This CSM resembles that of the spontaneously firing model neuron of section 3.1 and Figure 2. The complexity and entropies are lower than those of our model neuron because the mean spike rate is much lower, and so simple descriptions suffice most of the time. (Barrel cortex neurons exhibit notoriously low spike rates, especially during anesthesia.) There is a baseline state A that emits a spike with probability p = 0.01 (i.e., 10 Hz). When a spike is emitted, the CSM moves to state B and then on through the chain of states C through N, returning to A if no spike is subsequently emitted. However, the CSM can emit a second or even third spike after the first, and indeed this neuron displays spike doublets and triplets. In general, emitting a spike moves the CSM to B, with some exceptions that show the structure to be more intricate than the model neuron's.

Figure 7A shows the CSM's 99% confidence bounds almost completely enclosing the empirical ISI distribution. The top panel of Figure 7B plots the history-dependent firing probability predicted by the CSM as a function of the time since the latest spike, according to both the PSTH and the CSM's prediction. They are highly similar in the first 13 msec postspike, indicating that the CSM gets the spiking statistics right in this epoch. The CSM and PSTH then diverge after this, for two reasons. First, as with the model neuron, there are few ISIs of this length. Most of the ISIs are either shorter, due to the nueron's burstiness, or much longer, due to the low baseline firing rate. Second, 90 seconds does not provide many data. We show in Figure 10 that a CSM reconstructed from a longer spike train does capture all of the structure. We present the results of this shorter spike train to emphasize that as a nonparametric method, CSSR uncovers the statistical structure only in the data—no more, no less.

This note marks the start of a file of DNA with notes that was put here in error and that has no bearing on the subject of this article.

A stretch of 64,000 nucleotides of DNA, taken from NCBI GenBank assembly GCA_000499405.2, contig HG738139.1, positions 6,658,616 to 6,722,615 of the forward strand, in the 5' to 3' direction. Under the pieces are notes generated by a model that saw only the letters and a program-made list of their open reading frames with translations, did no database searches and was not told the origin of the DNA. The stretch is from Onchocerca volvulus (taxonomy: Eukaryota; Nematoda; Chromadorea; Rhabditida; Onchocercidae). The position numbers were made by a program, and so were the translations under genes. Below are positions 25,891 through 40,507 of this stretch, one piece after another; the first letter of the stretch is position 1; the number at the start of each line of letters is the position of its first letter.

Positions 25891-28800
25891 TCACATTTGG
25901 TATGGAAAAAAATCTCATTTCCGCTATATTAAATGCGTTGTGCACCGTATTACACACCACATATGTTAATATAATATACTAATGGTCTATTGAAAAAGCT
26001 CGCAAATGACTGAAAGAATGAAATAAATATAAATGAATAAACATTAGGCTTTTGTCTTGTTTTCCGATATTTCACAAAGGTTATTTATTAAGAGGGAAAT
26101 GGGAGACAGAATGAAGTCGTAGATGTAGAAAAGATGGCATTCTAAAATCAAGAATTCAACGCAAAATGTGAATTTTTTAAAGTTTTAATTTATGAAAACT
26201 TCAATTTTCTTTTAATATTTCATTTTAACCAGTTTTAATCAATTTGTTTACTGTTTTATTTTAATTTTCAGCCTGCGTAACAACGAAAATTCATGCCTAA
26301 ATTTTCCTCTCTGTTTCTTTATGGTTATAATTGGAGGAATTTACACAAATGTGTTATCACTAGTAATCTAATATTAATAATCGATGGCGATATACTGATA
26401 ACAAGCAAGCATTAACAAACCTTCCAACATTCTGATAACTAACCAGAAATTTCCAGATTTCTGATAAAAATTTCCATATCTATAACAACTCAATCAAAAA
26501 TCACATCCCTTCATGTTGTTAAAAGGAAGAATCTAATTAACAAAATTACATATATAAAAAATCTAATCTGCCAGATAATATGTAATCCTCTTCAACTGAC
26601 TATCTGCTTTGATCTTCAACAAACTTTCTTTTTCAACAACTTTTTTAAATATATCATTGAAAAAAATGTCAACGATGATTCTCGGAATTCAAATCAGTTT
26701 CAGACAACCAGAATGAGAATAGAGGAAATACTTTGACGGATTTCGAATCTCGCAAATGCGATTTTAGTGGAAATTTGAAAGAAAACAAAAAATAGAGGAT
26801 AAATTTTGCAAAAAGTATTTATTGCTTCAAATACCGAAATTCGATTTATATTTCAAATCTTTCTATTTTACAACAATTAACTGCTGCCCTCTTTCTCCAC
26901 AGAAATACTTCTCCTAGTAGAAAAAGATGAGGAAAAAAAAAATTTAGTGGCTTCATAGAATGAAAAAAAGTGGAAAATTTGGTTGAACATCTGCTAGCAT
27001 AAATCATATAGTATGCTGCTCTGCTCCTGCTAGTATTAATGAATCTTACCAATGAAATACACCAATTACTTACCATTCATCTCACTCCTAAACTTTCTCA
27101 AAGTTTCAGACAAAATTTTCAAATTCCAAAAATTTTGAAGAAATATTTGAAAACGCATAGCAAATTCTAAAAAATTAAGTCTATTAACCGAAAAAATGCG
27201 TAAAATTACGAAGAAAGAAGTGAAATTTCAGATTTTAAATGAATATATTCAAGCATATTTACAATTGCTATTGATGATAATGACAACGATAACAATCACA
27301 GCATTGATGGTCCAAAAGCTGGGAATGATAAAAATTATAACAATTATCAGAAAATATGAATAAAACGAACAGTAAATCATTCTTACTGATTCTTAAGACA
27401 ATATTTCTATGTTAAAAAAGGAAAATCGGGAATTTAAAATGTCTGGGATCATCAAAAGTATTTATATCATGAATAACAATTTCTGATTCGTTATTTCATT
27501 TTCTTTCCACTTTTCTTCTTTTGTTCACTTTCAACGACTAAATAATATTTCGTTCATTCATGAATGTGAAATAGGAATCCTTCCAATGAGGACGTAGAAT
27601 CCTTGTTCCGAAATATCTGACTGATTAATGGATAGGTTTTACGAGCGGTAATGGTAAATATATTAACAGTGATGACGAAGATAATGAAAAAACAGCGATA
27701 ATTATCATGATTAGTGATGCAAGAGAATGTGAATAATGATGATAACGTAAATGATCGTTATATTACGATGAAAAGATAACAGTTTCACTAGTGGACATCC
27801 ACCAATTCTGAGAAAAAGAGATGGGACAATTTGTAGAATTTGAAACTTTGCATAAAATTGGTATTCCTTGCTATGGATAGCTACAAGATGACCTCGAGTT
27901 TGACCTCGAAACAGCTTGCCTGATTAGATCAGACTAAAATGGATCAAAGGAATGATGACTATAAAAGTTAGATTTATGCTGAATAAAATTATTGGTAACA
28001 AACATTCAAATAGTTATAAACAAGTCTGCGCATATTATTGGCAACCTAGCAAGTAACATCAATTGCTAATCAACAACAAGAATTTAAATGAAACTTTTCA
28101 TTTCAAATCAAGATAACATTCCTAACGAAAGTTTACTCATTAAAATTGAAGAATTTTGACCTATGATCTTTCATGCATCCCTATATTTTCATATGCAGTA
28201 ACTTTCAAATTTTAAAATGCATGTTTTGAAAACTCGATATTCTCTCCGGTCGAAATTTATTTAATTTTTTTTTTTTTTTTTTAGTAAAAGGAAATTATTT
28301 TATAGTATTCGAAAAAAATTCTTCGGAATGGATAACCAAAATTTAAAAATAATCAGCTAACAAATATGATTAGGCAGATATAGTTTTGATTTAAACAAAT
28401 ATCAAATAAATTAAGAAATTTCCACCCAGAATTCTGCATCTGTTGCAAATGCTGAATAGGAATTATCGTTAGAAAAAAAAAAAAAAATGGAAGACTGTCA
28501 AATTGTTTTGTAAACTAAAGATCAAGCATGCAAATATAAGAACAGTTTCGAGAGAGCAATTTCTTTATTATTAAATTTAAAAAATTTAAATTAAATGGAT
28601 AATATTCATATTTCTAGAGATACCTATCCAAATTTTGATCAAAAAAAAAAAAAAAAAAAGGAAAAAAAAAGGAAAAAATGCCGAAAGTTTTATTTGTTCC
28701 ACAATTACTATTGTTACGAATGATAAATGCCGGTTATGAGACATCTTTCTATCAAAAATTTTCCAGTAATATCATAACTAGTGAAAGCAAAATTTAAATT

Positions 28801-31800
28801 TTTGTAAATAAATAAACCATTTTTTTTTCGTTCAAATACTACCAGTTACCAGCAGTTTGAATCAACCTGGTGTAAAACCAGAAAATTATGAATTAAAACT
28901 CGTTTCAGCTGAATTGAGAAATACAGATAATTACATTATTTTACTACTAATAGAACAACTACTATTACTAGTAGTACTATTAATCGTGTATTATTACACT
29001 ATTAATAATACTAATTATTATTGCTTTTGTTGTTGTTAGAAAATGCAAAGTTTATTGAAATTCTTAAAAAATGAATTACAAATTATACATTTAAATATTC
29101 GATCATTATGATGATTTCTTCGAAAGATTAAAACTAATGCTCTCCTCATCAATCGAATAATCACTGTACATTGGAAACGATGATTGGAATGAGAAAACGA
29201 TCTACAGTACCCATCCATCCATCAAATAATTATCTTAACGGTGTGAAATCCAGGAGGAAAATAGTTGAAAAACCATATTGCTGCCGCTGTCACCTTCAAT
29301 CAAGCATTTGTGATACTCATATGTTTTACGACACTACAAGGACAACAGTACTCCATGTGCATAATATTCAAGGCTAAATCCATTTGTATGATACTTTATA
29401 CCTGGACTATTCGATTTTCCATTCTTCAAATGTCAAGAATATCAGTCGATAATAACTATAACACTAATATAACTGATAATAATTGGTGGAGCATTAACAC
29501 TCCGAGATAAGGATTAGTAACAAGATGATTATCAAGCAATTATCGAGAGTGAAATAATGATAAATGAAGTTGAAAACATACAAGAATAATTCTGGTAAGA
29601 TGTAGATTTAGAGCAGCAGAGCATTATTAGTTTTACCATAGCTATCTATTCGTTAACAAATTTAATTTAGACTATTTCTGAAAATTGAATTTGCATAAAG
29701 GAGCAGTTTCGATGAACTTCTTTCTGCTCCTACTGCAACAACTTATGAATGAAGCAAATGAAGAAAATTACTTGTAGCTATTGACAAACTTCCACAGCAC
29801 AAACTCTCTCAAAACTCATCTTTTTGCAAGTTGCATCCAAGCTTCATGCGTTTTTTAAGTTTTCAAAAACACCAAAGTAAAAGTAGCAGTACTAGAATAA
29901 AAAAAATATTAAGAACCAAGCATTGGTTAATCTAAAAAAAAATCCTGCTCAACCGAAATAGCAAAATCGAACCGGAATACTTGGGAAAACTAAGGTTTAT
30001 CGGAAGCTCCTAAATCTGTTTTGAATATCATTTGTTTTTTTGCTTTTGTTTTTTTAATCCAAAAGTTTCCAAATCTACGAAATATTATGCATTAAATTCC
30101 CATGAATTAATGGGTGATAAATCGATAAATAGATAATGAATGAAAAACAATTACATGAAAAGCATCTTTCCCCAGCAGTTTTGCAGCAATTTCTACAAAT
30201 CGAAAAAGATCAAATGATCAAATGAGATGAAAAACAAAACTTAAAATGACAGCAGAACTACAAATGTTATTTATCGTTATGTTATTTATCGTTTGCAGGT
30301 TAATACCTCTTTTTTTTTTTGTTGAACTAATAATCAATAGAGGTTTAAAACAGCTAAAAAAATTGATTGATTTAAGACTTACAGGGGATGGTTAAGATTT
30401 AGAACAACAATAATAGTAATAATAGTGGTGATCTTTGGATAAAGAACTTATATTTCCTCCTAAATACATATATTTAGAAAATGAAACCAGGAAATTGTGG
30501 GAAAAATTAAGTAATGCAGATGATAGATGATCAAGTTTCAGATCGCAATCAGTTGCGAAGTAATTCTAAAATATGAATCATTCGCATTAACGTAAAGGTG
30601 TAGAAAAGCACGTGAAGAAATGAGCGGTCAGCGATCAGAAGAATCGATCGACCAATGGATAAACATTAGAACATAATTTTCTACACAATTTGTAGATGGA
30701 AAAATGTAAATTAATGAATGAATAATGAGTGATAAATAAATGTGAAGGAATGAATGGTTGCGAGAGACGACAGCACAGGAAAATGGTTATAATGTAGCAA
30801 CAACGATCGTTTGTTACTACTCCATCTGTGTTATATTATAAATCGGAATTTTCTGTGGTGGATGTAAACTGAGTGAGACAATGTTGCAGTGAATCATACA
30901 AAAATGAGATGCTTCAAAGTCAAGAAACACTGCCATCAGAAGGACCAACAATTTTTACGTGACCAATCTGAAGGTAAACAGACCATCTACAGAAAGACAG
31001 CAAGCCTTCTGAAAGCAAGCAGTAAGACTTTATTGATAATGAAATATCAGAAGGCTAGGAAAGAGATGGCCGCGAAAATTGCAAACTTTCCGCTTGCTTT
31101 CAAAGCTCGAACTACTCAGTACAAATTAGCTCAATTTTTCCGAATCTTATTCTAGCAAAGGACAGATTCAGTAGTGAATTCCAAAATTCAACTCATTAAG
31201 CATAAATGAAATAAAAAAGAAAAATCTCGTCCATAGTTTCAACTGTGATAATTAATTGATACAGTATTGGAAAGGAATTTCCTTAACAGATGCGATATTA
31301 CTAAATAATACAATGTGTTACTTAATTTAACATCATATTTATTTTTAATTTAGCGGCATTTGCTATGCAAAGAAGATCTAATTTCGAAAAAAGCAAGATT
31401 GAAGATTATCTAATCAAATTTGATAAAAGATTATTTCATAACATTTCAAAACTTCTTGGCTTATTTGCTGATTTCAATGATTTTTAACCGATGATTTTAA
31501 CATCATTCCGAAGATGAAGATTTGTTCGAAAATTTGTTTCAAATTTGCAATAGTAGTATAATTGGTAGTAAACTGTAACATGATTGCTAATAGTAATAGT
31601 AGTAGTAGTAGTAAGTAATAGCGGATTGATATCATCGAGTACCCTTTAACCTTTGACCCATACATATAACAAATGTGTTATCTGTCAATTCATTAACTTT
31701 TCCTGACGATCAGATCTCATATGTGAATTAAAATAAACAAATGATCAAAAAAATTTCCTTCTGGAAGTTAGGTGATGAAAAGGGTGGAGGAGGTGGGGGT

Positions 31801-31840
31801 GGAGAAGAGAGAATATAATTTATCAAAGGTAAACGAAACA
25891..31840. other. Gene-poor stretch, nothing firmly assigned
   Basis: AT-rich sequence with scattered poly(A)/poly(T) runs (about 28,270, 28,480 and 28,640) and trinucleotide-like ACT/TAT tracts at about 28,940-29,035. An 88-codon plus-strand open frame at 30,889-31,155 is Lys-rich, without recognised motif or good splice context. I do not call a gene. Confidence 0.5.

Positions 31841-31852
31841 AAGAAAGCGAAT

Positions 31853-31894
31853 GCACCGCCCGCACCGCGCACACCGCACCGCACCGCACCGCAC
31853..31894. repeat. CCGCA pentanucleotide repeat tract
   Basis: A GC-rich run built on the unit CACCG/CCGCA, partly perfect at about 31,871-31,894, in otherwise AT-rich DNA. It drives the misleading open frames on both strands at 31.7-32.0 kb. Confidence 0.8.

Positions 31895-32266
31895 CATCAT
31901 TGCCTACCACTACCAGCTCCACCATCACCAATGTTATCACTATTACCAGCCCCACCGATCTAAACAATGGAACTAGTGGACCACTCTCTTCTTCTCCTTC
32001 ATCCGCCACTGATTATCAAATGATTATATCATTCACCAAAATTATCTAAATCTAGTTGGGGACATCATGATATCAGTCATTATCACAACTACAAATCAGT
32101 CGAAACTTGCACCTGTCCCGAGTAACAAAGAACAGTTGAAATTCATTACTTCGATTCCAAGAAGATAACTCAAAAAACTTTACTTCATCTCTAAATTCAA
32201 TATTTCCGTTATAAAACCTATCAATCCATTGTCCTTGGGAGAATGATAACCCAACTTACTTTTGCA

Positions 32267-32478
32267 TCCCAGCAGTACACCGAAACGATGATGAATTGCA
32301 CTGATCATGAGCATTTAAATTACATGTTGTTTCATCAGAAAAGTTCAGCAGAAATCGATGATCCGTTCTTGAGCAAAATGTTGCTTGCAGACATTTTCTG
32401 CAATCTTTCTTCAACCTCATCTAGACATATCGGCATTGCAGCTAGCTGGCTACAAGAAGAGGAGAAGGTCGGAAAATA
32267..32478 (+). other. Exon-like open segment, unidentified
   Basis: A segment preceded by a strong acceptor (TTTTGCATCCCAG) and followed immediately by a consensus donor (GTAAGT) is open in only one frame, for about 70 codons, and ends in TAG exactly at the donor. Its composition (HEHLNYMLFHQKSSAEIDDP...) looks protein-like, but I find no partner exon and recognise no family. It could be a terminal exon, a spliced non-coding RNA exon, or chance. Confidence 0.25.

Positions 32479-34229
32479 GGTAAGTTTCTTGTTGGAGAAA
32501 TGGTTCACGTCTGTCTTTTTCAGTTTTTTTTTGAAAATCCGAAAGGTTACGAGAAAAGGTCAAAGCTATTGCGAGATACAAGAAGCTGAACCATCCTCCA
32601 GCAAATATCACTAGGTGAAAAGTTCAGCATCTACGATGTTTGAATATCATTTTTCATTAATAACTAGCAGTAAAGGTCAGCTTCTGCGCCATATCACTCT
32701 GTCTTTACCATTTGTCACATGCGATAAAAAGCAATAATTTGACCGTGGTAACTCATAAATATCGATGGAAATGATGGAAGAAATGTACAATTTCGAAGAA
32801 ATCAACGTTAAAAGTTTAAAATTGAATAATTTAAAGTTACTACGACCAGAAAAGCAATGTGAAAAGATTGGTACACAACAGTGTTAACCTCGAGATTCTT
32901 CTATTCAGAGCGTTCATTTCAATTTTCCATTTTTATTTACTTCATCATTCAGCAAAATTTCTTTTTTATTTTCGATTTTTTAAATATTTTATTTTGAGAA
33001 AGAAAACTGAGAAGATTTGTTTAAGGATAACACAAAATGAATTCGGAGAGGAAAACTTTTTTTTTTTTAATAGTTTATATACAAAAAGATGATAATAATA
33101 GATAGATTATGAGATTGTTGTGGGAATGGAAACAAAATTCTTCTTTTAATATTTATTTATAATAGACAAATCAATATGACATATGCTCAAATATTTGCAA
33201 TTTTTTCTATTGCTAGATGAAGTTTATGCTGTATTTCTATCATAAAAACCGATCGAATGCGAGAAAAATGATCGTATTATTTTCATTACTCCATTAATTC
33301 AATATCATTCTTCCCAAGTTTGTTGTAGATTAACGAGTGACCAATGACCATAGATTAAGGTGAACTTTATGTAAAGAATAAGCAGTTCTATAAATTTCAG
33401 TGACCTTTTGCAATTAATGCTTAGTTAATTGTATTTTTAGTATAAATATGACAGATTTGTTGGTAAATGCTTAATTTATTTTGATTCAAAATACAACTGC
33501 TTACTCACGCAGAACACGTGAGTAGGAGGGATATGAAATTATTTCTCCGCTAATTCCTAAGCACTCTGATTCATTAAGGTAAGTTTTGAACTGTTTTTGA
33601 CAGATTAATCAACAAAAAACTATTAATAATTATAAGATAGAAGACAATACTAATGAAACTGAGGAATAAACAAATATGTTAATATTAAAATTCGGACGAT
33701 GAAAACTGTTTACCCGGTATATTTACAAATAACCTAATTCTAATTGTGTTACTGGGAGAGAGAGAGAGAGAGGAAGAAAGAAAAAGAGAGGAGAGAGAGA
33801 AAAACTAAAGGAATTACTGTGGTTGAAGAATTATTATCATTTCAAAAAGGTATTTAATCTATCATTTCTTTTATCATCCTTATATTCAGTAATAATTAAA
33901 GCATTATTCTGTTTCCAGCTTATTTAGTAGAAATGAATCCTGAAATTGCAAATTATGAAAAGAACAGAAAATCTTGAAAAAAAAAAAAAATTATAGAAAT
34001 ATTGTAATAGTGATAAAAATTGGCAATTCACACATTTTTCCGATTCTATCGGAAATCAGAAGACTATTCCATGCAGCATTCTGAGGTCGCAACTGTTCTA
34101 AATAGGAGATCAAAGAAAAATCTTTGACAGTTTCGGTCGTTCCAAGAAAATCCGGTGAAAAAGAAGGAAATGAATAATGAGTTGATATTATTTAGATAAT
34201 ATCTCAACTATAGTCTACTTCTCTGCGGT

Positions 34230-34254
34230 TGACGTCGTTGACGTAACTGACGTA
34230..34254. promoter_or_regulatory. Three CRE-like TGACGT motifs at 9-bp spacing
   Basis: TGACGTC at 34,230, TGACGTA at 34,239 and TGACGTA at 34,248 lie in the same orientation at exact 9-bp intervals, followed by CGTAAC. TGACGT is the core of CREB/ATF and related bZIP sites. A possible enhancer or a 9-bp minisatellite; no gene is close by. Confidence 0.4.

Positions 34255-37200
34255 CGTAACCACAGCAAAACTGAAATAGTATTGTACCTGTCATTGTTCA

Figure 7:

Spontaneously spiking barrel cortex neuron. (A) ISI distribution and 99% bootstrapped confidence bounds. (B) Top panel: Time-dependent firing probability as a function of time since the most recent spike. See the text for an explanation of the discrepancy between CSM and PSTH spike probabilities. Middle panel: Complexity as a function of time since the most recent spike. Bottom panel: Entropy rates as a function of time since the most recent spike.

Figure 7:

Spontaneously spiking barrel cortex neuron. (A) ISI distribution and 99% bootstrapped confidence bounds. (B) Top panel: Time-dependent firing probability as a function of time since the most recent spike. See the text for an explanation of the discrepancy between CSM and PSTH spike probabilities. Middle panel: Complexity as a function of time since the most recent spike. Bottom panel: Entropy rates as a function of time since the most recent spike.

Finally, the middle and bottom panels of Figure 6B show, respectively, the complexity and entropies as functions of the time since the latest spike. As with the model of section 3.1, the structure in the process occurs after spiking, during the refractory and bursting periods. This is when the complexity is largest and also when the entropies vary most.

3.4.  Periodically Stimulated Barrel Cortex Neuron.

We reconstructed CSMs from 335 seconds of spike trains taken from the same neuron used above, but recorded while it was being periodically stimulated by vibrissa deflection. BIC selected Λ = 25, giving the 29-state CSM shown in Figure 8. (Before state culling, the original CSM had 1916 states, C = 2.55 and J = 0.11.) The reduced CSM has a complexity of C = 1.97 bits, an internal entropy rate of J = 0.10 bits/msec, and a residual randomness of R = 0.005 bits/msec. Note that C is higher when the neuron is being stimulated as opposed to when it is spontaneously firing, indicating more structure in the spike train.

Figure 8:

Twenty-nine-state CSM reconstructed from 335 seconds of spikes recorded from a layer II/III barrel cortex neuron undergoing periodic (125 msec interstimulus interval) stimulation via vibrissa deflection. C = 1.97, J = 0.11, R = 0.004. Most of the states are devoted to refractory or bursting behavior; however states C1, C2, and ZZ represent the structure imposed by the external stimulus. See the text for discussion.

Figure 8: